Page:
By Louis K. Guggenheim, M.D., Assistant Professor of Clinical Otolaryngology, Washington University School of Medicine. Price, $6. Pp. 212, with 127 illustrations. Published by Louis K. Guggenheim, St. Louis, 1935.
This article is only available in the PDF format. Download the PDF to view the article, as well as its associated figures and tables.
In this volume Guggenheim brings together the evidence for his regression theory of otosclerosis. This theory is based on four main points: 1. The bilateral symmetrical involvement in otosclerosis speaks for heredity. 2. The areas commonly involved are in intimate relationship to the oval window, round window and cochlea, structures which are recently acquired compared to the utriculus and canals and which are, therefore, more subject to variation. When these structures are involved in otosclerosis the result is strikingly similar to the morphologic features of the lowest vertebrates. Elaborating on this point is an interesting chapter on phylogenesis, tracing the development of the aural capsule from the lowest vertebrates, the cyclostomata (hagfish and lamprey) through the true fish, amphibia, reptiles and birds to mammals. 3. The area of predilection anterior to the oval window near the fissula ante fenestram is almost constantly involved in otosclerosis. The fissula is a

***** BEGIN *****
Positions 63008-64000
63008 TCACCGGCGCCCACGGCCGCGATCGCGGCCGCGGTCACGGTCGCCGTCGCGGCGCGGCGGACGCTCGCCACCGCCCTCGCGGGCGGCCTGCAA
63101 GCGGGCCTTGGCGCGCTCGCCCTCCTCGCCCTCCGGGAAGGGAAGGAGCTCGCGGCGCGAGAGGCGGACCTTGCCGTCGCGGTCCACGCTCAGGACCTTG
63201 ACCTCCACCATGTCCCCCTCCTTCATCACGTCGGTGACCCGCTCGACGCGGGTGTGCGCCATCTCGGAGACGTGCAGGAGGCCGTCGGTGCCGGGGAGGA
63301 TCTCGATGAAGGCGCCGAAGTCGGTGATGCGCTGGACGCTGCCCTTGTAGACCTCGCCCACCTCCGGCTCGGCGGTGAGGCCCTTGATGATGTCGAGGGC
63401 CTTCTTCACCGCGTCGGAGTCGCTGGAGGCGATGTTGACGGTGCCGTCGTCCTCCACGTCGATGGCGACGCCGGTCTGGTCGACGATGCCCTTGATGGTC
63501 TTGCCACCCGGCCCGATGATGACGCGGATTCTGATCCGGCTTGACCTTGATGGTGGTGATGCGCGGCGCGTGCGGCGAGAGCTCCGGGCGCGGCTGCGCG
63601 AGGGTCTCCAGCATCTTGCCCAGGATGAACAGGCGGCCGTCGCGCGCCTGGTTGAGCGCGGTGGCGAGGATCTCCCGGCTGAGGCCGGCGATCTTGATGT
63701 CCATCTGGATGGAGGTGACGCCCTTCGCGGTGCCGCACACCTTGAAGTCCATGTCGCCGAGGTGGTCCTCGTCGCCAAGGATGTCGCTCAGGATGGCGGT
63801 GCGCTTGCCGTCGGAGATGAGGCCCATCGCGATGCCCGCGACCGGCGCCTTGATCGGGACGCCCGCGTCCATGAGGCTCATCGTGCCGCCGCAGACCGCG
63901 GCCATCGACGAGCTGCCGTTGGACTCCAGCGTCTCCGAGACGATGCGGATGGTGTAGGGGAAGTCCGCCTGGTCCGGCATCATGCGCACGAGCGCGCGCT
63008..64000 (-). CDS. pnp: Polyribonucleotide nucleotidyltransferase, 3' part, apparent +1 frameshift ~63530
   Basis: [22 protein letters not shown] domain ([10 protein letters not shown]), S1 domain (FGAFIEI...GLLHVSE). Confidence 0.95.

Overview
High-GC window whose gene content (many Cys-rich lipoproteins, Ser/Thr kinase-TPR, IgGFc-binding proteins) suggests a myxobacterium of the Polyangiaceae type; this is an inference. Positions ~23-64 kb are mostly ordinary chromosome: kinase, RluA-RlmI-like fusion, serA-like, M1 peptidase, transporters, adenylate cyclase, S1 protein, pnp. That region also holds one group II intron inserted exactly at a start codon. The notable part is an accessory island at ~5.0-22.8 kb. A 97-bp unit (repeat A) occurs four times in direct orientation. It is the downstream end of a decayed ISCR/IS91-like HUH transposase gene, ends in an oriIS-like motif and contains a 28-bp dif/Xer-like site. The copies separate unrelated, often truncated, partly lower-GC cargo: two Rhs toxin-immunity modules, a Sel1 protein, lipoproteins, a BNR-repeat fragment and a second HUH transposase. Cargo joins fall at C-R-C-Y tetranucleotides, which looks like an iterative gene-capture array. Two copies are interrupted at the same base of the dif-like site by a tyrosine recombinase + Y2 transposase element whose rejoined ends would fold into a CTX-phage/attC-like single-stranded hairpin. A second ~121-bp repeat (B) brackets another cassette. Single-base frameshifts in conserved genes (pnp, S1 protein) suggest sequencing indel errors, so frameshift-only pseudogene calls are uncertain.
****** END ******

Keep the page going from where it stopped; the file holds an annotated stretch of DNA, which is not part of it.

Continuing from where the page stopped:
Otosclerosis. Arch Otolaryngol. 1936;23(4):507. doi:10.1001/archotol.1936.00640040516015
Customize your JAMA Network experience by selecting one or more topics from the list below.
Create a personal account or sign in to: